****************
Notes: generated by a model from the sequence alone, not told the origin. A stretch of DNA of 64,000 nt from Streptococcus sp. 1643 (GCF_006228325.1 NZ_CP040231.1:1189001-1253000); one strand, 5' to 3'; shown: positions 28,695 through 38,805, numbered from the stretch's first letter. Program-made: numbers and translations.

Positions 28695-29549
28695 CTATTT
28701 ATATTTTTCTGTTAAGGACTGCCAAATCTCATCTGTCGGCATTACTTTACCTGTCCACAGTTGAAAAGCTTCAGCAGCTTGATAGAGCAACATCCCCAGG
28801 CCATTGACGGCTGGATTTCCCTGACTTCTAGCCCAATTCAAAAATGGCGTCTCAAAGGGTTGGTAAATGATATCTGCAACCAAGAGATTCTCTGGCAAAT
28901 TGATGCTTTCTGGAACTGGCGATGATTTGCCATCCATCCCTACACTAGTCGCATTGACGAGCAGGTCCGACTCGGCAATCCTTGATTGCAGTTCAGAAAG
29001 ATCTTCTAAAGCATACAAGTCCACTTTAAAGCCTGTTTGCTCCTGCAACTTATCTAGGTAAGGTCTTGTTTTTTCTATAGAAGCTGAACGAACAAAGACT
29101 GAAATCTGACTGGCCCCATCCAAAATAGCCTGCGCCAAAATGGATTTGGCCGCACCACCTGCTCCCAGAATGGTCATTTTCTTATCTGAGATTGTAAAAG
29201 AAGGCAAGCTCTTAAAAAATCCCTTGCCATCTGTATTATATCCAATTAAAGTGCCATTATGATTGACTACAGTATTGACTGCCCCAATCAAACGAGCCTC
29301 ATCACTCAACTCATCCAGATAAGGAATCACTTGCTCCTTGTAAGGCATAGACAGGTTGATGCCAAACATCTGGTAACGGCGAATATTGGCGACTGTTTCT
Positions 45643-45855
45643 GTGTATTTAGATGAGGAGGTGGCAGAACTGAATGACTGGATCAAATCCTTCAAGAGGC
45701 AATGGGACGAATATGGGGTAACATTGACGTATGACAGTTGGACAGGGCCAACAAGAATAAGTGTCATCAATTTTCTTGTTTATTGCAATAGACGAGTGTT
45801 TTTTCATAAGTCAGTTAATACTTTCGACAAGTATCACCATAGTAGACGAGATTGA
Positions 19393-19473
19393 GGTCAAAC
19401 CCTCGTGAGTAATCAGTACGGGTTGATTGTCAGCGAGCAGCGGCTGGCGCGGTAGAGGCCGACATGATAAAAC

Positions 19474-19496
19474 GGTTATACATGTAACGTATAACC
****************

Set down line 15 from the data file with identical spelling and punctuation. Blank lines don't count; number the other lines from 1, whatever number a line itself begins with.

Positions 19393-19473